We all know about the global energy dilemma—by 2050 energy demand will double and so we must cut CO2 emissions by half. People understand that by hitting this target it will positively impact—even save our environment. But, many company executives still don’t realize the positive effect it will have on their businesses. The truth of the matter is that energy plays a larger role in profitability than ever before, due to things such as:
- Increasingly complex sourcing options
- Highly volatile energy costs
- Escalated regulatory demands that include the reduction of CO2 emissions
- The increasing importance of a solid sustainability strategy to customers, shareholders, media, and employees
- Political and public pressure is mounting
- Reporting requirements are becoming more rigorous
- More demanded access to corporations’ energy data (internal & external)
Keeping all of this in mind, I find it ironic that many companies still don’t see energy management as a priority or as a controllable expense. For example, in the retail industry energy is the largest operating expense, yet many small- to medium-size retailers still don’t see it this way. They are under the impression that implementing efficient energy management measures is an investment that is too expensive because energy consumption is a cost they can’t control. This isn’t true and thus, they don’t realize the positive impact energy efficiency measures will actually have on their bottom line. Here is an interesting article from Venturebeat with some eye-opening statistics. In the US, the nearly five million commercial and industrial facilities account for almost half of all domestic energy consumption—at a cost of more than $200 billion each year. Yet, only 5% of the market is adopting energy management tools to help them reduce their energy usage and spend. To me, this also means that implementing a solid sustainability strategy is most likely not a priority either, as sustainability strategy and energy management go hand-in-hand.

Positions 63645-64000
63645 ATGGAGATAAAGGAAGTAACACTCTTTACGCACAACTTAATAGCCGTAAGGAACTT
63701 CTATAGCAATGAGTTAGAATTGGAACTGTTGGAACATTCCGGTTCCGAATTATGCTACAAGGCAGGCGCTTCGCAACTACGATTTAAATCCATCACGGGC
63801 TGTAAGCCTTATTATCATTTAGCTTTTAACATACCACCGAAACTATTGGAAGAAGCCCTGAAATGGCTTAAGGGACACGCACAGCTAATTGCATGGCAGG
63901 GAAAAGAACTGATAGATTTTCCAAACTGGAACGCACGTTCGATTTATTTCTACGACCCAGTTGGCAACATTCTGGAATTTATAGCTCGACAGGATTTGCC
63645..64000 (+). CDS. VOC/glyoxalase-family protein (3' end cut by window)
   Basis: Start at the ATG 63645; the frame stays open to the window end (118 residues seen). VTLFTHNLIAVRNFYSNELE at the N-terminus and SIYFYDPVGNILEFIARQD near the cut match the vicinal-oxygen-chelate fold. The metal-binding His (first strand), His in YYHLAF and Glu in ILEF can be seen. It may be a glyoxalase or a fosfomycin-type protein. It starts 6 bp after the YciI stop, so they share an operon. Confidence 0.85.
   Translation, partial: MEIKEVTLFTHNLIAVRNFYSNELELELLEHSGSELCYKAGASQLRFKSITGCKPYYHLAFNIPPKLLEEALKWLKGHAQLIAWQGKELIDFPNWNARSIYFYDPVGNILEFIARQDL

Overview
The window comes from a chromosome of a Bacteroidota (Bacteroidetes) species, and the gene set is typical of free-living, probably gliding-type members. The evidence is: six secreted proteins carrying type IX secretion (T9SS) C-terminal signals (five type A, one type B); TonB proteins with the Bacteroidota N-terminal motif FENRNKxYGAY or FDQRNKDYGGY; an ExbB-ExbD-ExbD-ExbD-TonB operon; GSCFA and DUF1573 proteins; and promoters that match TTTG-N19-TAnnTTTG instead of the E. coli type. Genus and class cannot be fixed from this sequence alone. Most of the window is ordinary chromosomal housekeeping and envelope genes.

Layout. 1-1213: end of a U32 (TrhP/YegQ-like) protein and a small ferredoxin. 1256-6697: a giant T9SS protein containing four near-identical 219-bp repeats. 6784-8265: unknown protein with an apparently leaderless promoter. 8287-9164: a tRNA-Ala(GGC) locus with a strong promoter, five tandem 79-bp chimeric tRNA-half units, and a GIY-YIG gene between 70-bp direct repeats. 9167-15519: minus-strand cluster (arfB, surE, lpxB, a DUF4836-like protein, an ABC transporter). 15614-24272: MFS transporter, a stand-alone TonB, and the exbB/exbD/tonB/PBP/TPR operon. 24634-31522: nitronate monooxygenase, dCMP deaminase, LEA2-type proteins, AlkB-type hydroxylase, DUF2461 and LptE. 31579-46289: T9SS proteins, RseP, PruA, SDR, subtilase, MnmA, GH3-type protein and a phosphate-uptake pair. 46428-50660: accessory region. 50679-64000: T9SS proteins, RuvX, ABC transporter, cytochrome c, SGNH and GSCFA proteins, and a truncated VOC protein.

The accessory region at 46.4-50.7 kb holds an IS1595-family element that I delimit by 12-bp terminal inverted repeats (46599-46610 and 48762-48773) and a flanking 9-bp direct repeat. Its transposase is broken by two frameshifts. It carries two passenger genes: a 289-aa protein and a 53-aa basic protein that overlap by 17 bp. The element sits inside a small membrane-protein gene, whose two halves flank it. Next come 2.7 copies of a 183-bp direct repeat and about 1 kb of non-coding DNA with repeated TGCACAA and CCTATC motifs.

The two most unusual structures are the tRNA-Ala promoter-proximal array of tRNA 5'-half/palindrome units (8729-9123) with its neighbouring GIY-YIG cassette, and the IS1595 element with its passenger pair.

However, there is hope. This thought process is changing and people are slowly but surely beginning to see the benefits that effective energy management measures and a solid sustainability strategy can deliver, both for the environment and for the wallet. In this free executive summary from Pike Research, it is predicted that the energy management software and services industry will grow to $5.5 billion by the year 2020—that’s an annual compound growth rate of more than 20%. So, it’s no wonder that investing in this market has spiked interest with venture capitalist firms. It’s an easy investment, with little capital, and a fast ROI.
This kind of change, in as little as 7 years, is both fascinating and reassuring to me. It lets me worry less about the future for my children.